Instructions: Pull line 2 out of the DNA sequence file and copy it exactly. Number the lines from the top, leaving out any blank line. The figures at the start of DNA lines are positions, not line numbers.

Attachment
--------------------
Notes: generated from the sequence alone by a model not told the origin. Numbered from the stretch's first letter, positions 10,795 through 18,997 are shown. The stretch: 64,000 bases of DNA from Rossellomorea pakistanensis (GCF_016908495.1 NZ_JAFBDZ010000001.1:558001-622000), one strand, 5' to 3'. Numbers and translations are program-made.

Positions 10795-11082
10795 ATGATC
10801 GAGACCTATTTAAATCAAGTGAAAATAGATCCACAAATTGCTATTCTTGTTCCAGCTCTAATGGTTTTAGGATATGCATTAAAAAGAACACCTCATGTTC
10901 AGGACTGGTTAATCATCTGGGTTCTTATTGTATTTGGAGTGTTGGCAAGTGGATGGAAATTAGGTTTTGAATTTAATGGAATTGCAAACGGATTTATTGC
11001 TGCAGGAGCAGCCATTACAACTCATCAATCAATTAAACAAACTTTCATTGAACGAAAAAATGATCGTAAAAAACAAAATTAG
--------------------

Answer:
Positions 10795-11082